A Winter's Tale: From Russia with forced smiles and firm handshakes

For years, the Lubyanka in Moscow was the centre of the KGB's darkest deeds. Today, its Museum of the Intelligence Service has become a tourist attraction
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The Independent Travel

It was -24C in Moscow: stay-indoors temperature by anyone's standards, particularly a Brit in inappropriate clothing. Having struggled in countless layers along icy pavements, my feet were frozen stumps and my nostrils were full of ice. Just as I was beginning to see why Russians have no moral qualms about wearing fur, we reached the entrance to a featureless building. It was time to come in from the cold.

It was -24C in Moscow: stay-indoors temperature by anyone's standards, particularly a Brit in inappropriate clothing. Having struggled in countless layers along icy pavements, my feet were frozen stumps and my nostrils were full of ice. Just as I was beginning to see why Russians have no moral qualms about wearing fur, we reached the entrance to a featureless building. It was time to come in from the cold.

In a gloomy hallway, I was greeted with a forced smile and a firm handshake by a man in pinstripes. He marched us up a staircase and refused point-blank to give his name. No doubt if he had, he would have had to kill us. Why? Because he was an officer of the KGB, - sorry, Federal Security Service - and he was taking time out from his duties as a post-Communist secret policeman to show me and other curious tourists around Moscow's Museum of the Intelligence Service. Tour information, including names, was on a strictly need-to-know basis.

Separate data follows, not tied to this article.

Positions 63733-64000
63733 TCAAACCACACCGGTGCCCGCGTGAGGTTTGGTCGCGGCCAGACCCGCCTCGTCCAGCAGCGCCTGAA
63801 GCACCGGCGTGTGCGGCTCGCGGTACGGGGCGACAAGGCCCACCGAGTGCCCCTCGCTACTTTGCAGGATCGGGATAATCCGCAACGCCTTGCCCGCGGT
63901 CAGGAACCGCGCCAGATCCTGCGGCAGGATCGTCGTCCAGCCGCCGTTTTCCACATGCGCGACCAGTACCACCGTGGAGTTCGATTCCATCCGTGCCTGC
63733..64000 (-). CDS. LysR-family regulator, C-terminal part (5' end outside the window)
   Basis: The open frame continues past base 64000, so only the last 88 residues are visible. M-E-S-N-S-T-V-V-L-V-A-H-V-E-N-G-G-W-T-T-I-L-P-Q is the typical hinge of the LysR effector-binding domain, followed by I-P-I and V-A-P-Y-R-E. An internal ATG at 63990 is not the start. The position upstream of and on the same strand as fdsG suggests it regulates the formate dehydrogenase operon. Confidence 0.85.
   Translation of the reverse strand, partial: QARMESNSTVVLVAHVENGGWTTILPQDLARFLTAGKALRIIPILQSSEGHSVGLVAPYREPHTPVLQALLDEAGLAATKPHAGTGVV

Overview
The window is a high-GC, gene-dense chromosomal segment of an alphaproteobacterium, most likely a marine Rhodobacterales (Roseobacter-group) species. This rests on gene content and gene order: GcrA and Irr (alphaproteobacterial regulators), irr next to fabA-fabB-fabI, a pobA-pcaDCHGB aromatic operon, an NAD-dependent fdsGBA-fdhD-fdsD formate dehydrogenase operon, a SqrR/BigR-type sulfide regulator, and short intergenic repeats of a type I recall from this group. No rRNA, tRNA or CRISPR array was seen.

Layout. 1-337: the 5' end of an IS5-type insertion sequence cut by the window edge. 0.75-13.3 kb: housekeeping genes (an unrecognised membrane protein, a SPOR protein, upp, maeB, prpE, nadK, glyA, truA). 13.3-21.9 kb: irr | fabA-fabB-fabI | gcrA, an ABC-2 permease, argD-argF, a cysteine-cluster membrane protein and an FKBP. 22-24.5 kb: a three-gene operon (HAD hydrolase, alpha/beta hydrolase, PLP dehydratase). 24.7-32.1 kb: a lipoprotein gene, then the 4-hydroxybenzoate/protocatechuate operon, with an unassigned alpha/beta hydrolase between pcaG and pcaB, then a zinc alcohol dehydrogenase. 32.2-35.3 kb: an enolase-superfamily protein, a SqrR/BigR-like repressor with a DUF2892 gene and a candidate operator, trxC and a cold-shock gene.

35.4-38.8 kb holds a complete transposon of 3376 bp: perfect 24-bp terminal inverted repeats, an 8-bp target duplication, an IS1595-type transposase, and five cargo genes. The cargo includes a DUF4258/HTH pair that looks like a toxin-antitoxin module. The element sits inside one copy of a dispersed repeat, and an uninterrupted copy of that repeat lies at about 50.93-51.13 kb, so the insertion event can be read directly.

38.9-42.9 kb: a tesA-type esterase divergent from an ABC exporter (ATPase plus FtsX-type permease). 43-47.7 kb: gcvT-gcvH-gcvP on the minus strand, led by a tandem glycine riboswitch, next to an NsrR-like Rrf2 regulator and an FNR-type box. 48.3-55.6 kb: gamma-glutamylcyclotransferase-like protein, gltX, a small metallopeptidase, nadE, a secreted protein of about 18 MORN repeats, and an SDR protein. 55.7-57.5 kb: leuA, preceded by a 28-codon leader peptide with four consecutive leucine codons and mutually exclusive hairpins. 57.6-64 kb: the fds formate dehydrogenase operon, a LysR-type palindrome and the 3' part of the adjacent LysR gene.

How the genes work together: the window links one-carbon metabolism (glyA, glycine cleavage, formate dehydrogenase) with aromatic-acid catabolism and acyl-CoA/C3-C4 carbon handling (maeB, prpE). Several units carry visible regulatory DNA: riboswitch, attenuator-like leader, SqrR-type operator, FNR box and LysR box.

A few years ago, a tourist wouldn't have made it past the front door. The museum is housed in the infamous Lubyanka, the KGB's centre of repression for so many years that is said to have as many floors underground as it does above. It was the gateway to Siberia, or worse, for countless thousands, but today it's all gritted smiles and gentle propaganda. Stalin's atrocities are brushed aside in favour of Second World War heroics and accounts of highly efficient spy-catching.

We were taken past cabinet after cabinet of Soviet memorabilia charting the careers of spy masters and their moles. The history is fascinating but not nearly so much as the museum's main draw, the gadget area.

This is the stuff 007 fans' dreams are made of. A watch that takes photographs, a torch that fires high-velocity bullets, a lethal dart-pen and a microscopic message hidden in the title of a National Geographic article were all proudly displayed. I imagined midnight pursuits across the frozen Moskva river and mysterious figures in raincoats exchanging attaché cases in Gorky Park.

Not everything had the romance of the spy novel. I couldn't get excited, for example, by the secret tape-recorder that packs amazingly into a very large briefcase (admittedly circa 1940). But the overall effect was pure Fleming. I asked the Man with No Name if he liked James Bond. He replied stiffly, "Children's world compared with real thing". Fair enough but why is all the stuff American? Did Russians not go in for gadgetry? "We display theirs, they display ours. Visit the Museum of the FBI in Washington. You will see our apparatus."

Good to see that the Cold War isn't over just yet.

* Visits to Moscow's Museum of the Intelligence Service can be arranged as part of a city break through specialist operators such as Regent Holidays (0117 921 1711). Don't ask anyone's name and remember to take your passport. To see the Russian 'apparatus', visit the newly reopened FBI museum in Washington; details from www.fbi.gov

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